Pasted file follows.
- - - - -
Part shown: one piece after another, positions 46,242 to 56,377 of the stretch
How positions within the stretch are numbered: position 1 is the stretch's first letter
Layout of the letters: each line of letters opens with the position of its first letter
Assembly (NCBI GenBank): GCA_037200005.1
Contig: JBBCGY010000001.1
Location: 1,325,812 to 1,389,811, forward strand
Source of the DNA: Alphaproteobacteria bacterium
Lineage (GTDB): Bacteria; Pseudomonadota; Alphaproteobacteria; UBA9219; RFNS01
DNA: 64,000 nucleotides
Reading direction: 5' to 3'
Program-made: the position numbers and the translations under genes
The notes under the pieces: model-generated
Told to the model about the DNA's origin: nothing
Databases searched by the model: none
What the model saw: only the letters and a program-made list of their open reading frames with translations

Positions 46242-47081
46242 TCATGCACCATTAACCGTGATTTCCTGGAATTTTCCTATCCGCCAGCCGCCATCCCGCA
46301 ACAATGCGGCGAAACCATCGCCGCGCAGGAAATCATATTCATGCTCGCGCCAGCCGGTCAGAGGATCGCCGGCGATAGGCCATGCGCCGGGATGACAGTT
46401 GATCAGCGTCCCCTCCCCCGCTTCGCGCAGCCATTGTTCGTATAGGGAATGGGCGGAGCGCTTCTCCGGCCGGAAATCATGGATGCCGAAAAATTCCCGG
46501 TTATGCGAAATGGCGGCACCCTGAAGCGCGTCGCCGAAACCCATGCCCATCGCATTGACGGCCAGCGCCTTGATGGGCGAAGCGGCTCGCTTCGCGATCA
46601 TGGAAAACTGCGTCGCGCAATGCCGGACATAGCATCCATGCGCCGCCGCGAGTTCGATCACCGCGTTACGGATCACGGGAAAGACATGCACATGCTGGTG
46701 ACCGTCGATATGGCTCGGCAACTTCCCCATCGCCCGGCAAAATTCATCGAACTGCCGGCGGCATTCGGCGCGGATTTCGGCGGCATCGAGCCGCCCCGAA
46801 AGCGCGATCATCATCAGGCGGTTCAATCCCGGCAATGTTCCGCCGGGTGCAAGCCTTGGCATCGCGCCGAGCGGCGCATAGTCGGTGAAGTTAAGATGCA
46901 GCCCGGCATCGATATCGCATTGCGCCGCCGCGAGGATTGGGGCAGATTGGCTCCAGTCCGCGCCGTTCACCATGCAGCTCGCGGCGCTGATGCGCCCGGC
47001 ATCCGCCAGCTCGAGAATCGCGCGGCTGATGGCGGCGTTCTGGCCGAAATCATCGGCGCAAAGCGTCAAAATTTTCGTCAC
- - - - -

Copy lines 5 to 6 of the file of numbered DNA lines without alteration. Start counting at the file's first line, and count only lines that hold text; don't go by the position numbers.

Contig: JBBCGY010000001.1
Location: 1,325,812 to 1,389,811, forward strand